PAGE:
The pound of thousands of feet, man and horses alike. How do you think the ground will look? Grass torn and flattened, turned to mud especially if the weather turns and it begins to rain or sleet. Are there hills or mountains? Has one army taken a higher ground, dug a moat or added spikes of wood to protect their area?
Is there forests around them, have the trees been burned by one army to keep the other from using the wooded area as shelter? Has an army begun to p
How to Introduce a CharacterThe classical Movie Introduction Sometimes, you get a hero. Not over time, but right at the start this is your hero. He's confident, he's suave, and he always packs his shaving cream. Somehow he always manages to get that beard just right, despite the fact that you've never seen him trim. Everything about him is admirable, and you just wanna follow him like a little puppy dog because that's how AWESOME he is.How to Introduce a Character5 years ago in Writing More Like This
it might work, but you still shouldn't do it. It's one thing for movies, where you can simply follow someone's action across the screens. In books, you want the closeness that only seeing the character fall on their face time times just to get it right once will bring.
The stumbling introduction - sometimes, your character stumbles into the wrong thing at the wrong time. Or the right thing at the right time, perhaps, but if you want a good story you should probably make sure it ends up worse for them than it would have otherwise.
Oh, sure, things
Ultimate Story ProfileGeneral Info:Ultimate Story Profile5 years ago in Writing More Like This
Genre (epic, fantasy, historical, romantic, action, adventure, comedy, horror, drama, etc):
Theme (meaning or dominant idea behind the story):
Synopsis (the story summed up into one or two sentences, with or without ending):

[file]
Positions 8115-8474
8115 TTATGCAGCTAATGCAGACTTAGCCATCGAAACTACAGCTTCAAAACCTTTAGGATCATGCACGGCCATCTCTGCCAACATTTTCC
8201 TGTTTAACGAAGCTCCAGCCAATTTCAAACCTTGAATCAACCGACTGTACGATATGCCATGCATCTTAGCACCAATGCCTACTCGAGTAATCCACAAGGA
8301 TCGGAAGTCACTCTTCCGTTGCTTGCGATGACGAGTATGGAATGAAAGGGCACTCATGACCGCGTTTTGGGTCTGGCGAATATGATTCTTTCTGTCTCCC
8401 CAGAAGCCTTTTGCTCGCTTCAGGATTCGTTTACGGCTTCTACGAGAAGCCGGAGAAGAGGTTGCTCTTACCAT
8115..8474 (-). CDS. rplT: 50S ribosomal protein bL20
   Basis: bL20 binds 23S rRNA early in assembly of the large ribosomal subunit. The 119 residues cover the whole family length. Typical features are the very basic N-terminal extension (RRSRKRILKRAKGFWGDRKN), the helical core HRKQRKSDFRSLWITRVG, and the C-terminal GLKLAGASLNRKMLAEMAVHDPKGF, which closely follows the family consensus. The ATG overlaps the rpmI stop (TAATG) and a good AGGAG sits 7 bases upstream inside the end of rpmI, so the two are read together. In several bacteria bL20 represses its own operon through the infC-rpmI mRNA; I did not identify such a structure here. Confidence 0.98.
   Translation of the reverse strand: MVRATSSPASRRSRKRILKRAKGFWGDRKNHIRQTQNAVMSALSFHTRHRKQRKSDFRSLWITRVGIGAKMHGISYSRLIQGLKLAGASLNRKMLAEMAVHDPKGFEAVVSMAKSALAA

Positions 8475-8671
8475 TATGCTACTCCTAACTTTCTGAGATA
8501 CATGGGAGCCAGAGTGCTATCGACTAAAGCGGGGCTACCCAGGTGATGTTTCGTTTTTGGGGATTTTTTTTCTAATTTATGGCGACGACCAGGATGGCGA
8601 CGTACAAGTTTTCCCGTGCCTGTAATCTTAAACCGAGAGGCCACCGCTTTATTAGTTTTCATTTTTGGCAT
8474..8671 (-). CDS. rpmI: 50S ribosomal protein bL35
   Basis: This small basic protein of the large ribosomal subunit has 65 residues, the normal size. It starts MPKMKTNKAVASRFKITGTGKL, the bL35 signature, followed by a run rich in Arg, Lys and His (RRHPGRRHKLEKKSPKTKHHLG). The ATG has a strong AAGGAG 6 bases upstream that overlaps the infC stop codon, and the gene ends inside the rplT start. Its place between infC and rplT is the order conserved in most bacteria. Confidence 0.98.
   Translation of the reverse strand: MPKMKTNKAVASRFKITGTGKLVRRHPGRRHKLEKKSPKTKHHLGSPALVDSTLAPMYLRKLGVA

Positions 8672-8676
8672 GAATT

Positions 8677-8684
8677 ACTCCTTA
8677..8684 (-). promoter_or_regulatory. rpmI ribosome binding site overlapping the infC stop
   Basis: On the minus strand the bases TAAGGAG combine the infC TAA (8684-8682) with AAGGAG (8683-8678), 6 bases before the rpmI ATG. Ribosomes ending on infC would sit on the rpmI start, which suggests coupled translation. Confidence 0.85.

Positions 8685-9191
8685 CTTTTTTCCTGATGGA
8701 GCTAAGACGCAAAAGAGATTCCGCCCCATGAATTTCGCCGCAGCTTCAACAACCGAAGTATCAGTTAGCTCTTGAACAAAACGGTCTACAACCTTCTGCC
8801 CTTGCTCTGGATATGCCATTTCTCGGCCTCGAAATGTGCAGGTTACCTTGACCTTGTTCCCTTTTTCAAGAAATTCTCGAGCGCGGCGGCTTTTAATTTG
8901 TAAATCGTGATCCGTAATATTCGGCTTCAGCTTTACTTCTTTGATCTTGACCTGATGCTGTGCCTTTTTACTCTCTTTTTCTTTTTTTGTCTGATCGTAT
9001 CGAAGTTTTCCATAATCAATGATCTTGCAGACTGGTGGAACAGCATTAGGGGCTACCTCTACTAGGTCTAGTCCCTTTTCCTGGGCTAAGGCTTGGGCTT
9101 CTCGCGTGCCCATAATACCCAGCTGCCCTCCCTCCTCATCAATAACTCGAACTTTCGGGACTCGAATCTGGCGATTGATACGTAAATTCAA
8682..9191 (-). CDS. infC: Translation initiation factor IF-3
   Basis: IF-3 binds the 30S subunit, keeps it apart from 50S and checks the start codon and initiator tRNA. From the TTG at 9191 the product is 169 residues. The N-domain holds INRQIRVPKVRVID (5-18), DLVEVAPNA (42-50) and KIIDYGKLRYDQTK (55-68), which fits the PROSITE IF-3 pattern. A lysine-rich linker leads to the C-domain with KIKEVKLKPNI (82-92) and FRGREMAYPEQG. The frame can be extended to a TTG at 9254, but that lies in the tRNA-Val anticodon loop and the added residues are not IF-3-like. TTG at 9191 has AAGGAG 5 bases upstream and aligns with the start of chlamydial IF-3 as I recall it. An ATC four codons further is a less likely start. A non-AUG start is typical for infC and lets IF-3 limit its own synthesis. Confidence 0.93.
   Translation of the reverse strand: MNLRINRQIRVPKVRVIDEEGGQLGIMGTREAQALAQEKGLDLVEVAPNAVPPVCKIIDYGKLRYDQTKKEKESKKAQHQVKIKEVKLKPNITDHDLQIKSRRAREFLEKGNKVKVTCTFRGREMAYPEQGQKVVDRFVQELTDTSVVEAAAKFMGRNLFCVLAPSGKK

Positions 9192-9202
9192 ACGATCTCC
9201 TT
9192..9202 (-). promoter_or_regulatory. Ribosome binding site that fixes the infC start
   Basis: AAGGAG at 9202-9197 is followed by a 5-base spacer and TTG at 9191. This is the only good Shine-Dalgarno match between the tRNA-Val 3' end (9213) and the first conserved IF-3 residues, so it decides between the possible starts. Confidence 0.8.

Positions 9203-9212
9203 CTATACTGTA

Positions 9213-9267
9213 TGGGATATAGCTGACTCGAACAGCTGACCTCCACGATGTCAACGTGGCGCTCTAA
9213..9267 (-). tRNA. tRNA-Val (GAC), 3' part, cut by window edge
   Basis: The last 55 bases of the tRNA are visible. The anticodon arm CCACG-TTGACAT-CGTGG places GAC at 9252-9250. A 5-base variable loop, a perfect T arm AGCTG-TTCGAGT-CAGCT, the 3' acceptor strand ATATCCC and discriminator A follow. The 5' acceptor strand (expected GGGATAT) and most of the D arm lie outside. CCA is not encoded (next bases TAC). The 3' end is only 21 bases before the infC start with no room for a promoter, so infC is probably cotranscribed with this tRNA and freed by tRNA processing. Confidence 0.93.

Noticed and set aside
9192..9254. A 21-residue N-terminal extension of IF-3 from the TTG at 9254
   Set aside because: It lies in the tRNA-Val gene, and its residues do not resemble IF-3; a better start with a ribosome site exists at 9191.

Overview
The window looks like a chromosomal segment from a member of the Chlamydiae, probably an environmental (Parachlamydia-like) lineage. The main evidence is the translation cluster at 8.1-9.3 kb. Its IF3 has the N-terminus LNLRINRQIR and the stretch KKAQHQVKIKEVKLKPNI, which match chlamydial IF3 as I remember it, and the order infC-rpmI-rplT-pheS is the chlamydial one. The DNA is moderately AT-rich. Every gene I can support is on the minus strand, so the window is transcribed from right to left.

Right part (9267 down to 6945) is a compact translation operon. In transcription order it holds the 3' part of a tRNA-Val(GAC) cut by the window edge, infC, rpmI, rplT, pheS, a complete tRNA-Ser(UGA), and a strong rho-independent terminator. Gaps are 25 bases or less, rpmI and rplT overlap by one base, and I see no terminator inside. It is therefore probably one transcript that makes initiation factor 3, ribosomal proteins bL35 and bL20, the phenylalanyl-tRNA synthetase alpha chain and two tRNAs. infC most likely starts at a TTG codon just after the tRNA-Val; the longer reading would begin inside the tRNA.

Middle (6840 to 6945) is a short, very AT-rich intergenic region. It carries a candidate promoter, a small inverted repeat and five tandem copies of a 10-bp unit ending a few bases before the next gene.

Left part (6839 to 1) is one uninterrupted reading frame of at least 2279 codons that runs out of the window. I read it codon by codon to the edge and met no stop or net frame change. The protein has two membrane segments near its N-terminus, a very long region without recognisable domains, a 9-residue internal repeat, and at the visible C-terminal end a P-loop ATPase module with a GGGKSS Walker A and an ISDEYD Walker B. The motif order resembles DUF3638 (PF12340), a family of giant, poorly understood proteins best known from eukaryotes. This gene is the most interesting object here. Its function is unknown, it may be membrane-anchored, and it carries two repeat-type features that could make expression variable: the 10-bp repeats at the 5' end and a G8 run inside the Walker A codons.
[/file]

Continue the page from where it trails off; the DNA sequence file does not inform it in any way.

General Story Overview:
The Three Acts:
Act 1 (orientation and first problem):
Act 2 (struggling to solve problem):
Act 3 (climax and ending):
The Hero's Journey (skip this if not familiar with hero's journey):
The Ordinary World:
The Call to Adventure:
Refusal of the Call (for the reluctant hero):
Mentor (the wise old man or woman):
Crossing the First Threshold:
Tests, Allies and Enemies:
Approach to the Inmost Cave:
The Road Back:
HowTo Write a Good Fight SceneWriting action is one of the hardest things for a writer, and writing the pinicle of action - fight scenes - is obviously virtually the hardest. Everybody loves a good bloody fist fight, lots of gore and punching and general violence. But acheiving the dream of creating the perfect fight scene is a lot more difficult than meets the eye.HowTo Write a Good Fight Scene5 years ago in Writing More Like This
There isn't going to be much talking going on here. You can shove in a few "Ow"'s and "Ugh"'s here and there, but do not have your characters talking all throughout. It's not going to be very exciting if you characters are having a friendly little chat whilst trying to maul each other.
You can, however, add a couple little threats now and again. For example;
"I'm going to kill you, you know..." I muttered dryly, holding Ian in a tight headlock. I felt his muscles tense beneith my arms.
"Are you hell," he growled, thrusting his elbow back into my ribs. I grunted and loosened my grip...
But you have to be careful with what you say -
I Am An Indigo ChildI was told that I was special at a young age.I Am An Indigo Child5 years ago in Stories & Vignettes More Like This
Before I could remember, I was taken to a metaphysical show by my family. One of the people read my horoscope, I had my first numerology reading, my family was told I was an "old soul". My grandmother smiled and nodded. She knew. They said I was calling for a brother. That brother would be my worst enemy and my closest friend.